Building on prior research and development efforts funded with NSF support, this project explores two broad hypotheses about how use of inscriptional resources in digital learning environments can improve middle school students’ mathematical understanding:
1.) Development and communication of mathematical understanding is enhanced by the appropriation of inscriptional resources for constructing meaningful records of student thinking
2.) Evidence for conceptual growth of mathematics becomes more sophisticated over time when students purposefully reflect on their inscriptional work at key points in the development of the big ideas of mathematics.A major goal of this project is to help students deepen and make visible their understanding of mathematics by supporting students to collaboratively construct, manipulate, and interpret their shared representations of mathematics using inscriptional resources in digital learning environments.
Research literature shows that student capacity to represent knowledge and make sense of their inscriptions is essential for conceptual understanding within a domain of learning. Further, research shows that these capacities efficiently develop through social processes where meanings of the inscriptional work are publicly shared and negotiated among students. However, very little is known about learning through inscriptions in middle school mathematics, particularly when students use inscriptional resources designed for collaborative learning.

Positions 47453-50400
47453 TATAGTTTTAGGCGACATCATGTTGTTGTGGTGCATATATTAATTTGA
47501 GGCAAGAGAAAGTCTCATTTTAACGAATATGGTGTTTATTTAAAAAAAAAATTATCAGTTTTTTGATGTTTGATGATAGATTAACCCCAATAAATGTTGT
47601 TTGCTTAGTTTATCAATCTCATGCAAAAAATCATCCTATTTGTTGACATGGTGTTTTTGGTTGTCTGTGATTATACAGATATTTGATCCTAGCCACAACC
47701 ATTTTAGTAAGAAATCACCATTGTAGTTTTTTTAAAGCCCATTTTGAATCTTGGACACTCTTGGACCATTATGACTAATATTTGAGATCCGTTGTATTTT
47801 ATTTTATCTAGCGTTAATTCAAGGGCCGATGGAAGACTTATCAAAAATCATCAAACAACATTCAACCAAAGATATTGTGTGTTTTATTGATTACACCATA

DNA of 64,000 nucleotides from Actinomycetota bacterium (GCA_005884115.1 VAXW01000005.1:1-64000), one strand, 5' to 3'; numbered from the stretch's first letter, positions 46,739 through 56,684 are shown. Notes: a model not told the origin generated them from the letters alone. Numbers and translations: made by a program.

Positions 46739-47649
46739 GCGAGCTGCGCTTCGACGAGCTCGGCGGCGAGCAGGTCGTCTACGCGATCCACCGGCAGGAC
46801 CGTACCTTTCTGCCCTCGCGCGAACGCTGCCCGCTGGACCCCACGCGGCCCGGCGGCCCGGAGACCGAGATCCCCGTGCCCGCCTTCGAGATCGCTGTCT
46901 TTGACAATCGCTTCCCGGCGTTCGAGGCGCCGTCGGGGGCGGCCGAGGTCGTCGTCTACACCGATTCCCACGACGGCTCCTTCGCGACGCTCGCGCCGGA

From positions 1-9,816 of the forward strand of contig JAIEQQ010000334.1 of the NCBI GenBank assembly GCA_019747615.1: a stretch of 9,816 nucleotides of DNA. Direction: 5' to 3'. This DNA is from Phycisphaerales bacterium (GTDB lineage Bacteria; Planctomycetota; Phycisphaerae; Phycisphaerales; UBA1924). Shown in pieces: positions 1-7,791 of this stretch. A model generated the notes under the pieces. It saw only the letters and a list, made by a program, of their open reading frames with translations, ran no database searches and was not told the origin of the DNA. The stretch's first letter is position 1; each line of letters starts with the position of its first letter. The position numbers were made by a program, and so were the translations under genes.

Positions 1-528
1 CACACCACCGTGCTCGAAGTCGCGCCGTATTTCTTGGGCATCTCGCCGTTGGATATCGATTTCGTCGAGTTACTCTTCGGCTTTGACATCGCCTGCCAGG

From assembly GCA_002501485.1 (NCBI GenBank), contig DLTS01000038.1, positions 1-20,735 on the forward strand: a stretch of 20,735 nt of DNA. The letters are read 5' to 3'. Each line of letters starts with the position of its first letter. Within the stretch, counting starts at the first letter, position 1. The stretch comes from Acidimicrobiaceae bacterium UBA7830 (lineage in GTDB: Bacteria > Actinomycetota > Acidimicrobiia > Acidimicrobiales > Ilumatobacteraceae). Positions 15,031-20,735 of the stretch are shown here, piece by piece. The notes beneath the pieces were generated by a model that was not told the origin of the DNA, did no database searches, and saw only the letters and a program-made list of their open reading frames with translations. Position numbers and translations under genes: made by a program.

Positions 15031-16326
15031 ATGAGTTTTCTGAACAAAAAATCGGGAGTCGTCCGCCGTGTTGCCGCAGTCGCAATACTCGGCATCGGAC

Therefore, knowing how students develop and communicate their understanding of big mathematical ideas using inscriptional resources in digital learning environments is of critical importance for researchers, teachers, and curriculum developers. The research findings of this study will be transformational to filling that gap.
Building on a problem-centered mathematics curriculum that evolved from extensive development, field-testing and evaluation, and is among the most widely used and studied in the nation, the project has exceptional potential for broad impact. Designing and organizing personal learning logs for students to reflect on their inscriptional work promotes learning that more closely resembles practices used by experts.